Formlabs is expanding its portfolio of 3D printing resins. The latest is Tough 1500, a stiff and pliable polymer that can bend and return to its former shape. Formlabs is targeting the material at engineers, product designers and manufacturers who need pliable parts.
In response to customer feedback, Formlabs developed Tough 1500 Resin as a middle ground between the two ends of the elasticity-toughness spectrum in Formlabs’ existing product range, which already includes durable materials on one end and elastic and flexible photopolymers on the other. Marketed applications include springs, snap fits, press fits and hinges that need to bend and rapidly bend back to shape. It can also be used for jigs and fixtures that must absorb impact and undergo continuous deflection. Formlabs also suggests that it can be used to prototype polypropylene parts.
One customer using the material is Unplugged Performance, which offers upgrades to Tesla cars. Unplugged Performance is currently deploying Tough 1500 parts to install carbon fiber car bumpers onto vehicles. Without 3D printing, it would take about 45 minutes to remove each sensor mount from a bumper and then another 10 minutes to attach it onto the new one. With six such sensors on a car, this process, along with the other upgrades, would take about a day-and-a-half.
Now, the firm 3D prints new sensor mounts from Tough 1500 in 30-unit batches, meaning that the old sensor mounts do not need to be removed from the old bumpers and reattached. Unplugged workers simply bond the new, 3D-printed mounts directly to the vehicles, aiding the company in improving throughput to three cars per day.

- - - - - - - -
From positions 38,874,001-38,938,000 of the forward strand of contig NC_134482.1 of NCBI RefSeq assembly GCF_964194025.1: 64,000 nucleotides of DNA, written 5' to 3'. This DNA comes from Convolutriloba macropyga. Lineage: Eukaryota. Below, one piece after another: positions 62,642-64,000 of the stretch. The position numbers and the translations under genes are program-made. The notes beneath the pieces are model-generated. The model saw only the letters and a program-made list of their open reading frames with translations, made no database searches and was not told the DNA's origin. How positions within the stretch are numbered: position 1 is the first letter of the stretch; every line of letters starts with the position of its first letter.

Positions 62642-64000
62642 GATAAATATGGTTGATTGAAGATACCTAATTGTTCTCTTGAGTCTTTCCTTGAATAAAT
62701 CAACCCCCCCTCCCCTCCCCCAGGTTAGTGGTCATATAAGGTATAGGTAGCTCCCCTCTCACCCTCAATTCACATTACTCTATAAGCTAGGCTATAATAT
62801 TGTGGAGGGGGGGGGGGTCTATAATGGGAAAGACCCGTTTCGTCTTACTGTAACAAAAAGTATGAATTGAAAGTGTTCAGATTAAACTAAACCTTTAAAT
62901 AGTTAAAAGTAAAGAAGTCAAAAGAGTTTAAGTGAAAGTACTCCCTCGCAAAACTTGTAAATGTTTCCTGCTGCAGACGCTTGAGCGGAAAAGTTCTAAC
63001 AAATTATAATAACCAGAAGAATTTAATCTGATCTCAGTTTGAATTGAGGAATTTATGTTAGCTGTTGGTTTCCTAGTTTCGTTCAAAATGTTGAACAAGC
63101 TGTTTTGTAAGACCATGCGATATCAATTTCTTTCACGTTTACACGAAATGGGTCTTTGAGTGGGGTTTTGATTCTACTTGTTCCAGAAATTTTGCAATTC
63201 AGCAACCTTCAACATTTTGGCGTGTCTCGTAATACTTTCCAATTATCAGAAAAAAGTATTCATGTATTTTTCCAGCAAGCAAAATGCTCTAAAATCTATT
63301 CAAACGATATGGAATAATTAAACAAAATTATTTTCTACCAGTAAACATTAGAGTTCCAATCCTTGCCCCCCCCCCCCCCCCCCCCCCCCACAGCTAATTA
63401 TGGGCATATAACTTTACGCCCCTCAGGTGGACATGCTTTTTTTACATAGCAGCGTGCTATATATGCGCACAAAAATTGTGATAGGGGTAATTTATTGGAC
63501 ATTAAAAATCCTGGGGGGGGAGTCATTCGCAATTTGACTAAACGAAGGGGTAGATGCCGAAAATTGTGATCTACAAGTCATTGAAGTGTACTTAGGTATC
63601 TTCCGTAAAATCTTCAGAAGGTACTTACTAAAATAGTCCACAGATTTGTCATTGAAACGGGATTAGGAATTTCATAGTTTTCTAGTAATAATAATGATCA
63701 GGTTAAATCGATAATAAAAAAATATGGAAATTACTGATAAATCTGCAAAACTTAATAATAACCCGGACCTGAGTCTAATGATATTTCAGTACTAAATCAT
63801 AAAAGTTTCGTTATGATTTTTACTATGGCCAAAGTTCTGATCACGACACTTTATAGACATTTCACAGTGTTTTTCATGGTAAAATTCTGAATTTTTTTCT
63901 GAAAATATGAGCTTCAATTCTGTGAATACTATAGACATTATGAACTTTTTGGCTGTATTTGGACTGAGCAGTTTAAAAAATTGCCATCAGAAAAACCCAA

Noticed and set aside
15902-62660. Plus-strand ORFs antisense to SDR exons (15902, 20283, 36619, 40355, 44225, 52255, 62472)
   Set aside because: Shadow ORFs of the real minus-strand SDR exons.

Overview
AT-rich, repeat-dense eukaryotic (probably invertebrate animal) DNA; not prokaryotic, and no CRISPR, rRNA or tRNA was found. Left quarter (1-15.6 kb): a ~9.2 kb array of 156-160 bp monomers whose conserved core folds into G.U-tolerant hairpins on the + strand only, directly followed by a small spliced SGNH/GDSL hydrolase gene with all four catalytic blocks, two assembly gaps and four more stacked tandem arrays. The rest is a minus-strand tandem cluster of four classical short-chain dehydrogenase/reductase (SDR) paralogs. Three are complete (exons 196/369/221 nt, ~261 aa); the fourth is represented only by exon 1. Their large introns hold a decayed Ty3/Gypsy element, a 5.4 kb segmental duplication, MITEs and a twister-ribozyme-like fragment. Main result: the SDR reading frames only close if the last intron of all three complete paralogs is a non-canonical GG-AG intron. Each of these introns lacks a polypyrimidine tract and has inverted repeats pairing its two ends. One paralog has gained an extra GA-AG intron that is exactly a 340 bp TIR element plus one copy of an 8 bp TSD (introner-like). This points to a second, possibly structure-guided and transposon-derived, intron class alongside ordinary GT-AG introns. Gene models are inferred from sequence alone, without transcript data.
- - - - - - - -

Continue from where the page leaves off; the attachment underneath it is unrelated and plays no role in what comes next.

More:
Formlabs’ range of materials is growing slowly but steadily. By manufacturing its own photopolymers, the company is able to ensure the quality of the resins and that it works with its hardware. For hardware companies that sell their feedstock directly to their users, a continuous stream of revenue is generated. However, it also constrains the material range that users can rely on.
While companies such as Formlabs retain this razor-and-blade model, others like HP and Origin have adopted “open materials” platforms in which chemical companies work more or less directly with the hardware manufacturers to qualify their materials for use in their 3D printers. This frees up the material partners to develop their own feedstocks. The concept of open materials is being increasingly championed in a space that has previously been dominated by closed systems. Consider Jabil’s moves last year into material development, for instance.
As Formlabs continues to develop new materials, it will also have to do so for its new 3D printing technology line: low-cost selective laser sintering (SLS). The Fuse 1 3D printer should begin shipping mid-2020, at which point we will get a chance to see the material development strategy the company has for SLS powders, as well.
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